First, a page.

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Deciphering Arrernte archives: The intermingling of textual and living knowledge
|Title:||Deciphering Arrernte archives: The intermingling of textual and living knowledge|
|Date Issued:||Oct 2019|
|Publisher:||University of Hawai'i Press|
|Citation:||Gibson, Jason, Shaun Penangke Angeles, and Joel Perrurle Liddle. "Deciphering Arrernte archives: The intermingling of|
textual and living knowledge." In Archival returns in Central Australia and beyond, edited by Linda Barwick, Jennifer Green, and Petronella Vaarzon-Morel, 29–45. LD&C Special Publication 18. Honolulu & Sydney: University of Hawai’i Press & Sydney University Press, 2019. http://hdl.handle.net/10125/24876/.
|Series:||LD&C Special Publication 18|
|Abstract:||Arrernte people are arguably the most documented Aboriginal group in Australia. Their language was studiously documented by Lutheran scholars, their ceremonies were subject to some of the most intensive ethnographic documentation and many of their songs were meticulously recorded. In addition, genealogical and historical archives are full of Arrernte social histories, and museum stores contain thousands of Arrernte-made artefacts. This chapter contains a condensed and edited transcript of interviews with two Arrernte men, Shaun Angeles and Joel Liddle, who discuss their deep and varied interests in these records and the archives that contain them. Both Joel and Shaun are of a younger cohort of Arrernte men living in the Alice Springs region who are increasingly interested in utilising the potential of archival material as a means of assisting Arrernte language and cultural transmission. These interviews explore some of the issues Arrernte peoples confront as they work through archives. We discuss the challenges of variant orthographies in the 19th and 20th century records, the limitations of conventional cataloguing requirements and the importance of reading archival texts in a way that sees them emplaced and tested against the knowledge of elders. Archival records are explained as being necessarily embedded within Arrernte social memory and orality and framed by local socio-cultural practices. Reflecting upon their own experiences, Joel and Shaun are able to provide advice to future generations in their dealings with collecting institutions and make recommendations to current and future researchers (ethnographic and linguistic) who are documenting Arandic material. The chapter concludes with a discussion about the role of digital technologies in the future dissemination of cultural materials.|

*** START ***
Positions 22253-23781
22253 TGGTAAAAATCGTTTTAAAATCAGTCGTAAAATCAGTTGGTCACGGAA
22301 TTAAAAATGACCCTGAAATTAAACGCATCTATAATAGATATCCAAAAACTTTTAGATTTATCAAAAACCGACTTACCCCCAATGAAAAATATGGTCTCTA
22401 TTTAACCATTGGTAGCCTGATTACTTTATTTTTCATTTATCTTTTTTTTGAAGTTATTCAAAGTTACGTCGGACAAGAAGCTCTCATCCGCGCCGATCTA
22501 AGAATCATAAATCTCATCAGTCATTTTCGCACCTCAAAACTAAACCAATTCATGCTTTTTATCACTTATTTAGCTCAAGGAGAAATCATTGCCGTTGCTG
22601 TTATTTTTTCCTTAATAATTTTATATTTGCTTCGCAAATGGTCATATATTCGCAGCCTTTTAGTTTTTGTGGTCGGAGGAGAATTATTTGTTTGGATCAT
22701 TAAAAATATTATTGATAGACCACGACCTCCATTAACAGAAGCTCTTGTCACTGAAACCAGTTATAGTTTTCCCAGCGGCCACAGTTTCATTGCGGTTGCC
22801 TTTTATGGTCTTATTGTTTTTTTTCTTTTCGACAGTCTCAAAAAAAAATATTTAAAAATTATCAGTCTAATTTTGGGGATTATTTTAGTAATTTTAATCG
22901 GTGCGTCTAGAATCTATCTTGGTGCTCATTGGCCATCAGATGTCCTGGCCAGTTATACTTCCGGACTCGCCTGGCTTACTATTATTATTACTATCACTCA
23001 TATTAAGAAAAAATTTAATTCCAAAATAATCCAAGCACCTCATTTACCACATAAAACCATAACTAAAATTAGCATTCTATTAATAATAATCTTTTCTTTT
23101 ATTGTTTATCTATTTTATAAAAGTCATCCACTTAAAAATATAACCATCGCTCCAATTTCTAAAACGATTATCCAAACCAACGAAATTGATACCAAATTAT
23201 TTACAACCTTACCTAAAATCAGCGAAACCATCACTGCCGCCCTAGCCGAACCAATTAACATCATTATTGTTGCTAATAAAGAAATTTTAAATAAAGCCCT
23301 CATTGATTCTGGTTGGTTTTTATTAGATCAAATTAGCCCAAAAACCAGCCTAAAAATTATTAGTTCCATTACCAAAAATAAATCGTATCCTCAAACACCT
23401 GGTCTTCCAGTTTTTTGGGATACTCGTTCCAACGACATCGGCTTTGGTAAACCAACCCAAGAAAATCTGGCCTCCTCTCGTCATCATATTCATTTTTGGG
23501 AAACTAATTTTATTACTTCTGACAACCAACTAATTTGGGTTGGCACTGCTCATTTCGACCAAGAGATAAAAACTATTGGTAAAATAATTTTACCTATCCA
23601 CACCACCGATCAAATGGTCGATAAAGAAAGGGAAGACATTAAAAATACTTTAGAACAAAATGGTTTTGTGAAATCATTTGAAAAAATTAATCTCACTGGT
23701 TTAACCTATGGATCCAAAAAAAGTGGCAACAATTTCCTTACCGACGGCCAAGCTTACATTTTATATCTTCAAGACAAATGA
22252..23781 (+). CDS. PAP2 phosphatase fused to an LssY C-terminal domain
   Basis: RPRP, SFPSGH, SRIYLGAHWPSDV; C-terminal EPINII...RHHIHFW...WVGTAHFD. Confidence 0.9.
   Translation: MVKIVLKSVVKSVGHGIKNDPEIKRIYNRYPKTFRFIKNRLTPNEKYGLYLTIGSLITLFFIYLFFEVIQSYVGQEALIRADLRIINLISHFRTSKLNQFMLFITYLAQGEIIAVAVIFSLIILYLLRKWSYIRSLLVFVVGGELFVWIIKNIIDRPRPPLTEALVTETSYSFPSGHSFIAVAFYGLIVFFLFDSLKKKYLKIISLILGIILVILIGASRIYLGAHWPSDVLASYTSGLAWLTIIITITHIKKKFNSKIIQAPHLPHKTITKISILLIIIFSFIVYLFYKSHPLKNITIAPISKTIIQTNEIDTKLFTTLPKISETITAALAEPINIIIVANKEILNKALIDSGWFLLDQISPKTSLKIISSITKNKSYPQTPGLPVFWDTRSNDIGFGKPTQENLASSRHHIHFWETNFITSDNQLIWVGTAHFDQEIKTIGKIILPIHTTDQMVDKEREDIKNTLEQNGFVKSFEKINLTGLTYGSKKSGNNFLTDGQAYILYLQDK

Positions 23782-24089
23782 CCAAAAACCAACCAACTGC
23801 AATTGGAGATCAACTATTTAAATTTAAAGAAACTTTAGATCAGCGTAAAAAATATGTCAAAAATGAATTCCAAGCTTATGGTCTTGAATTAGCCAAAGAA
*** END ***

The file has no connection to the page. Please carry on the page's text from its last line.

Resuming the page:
|Appears in Collections:||
LD&C Special Publication No. 18: Archival Returns: Central Australia and Beyond|
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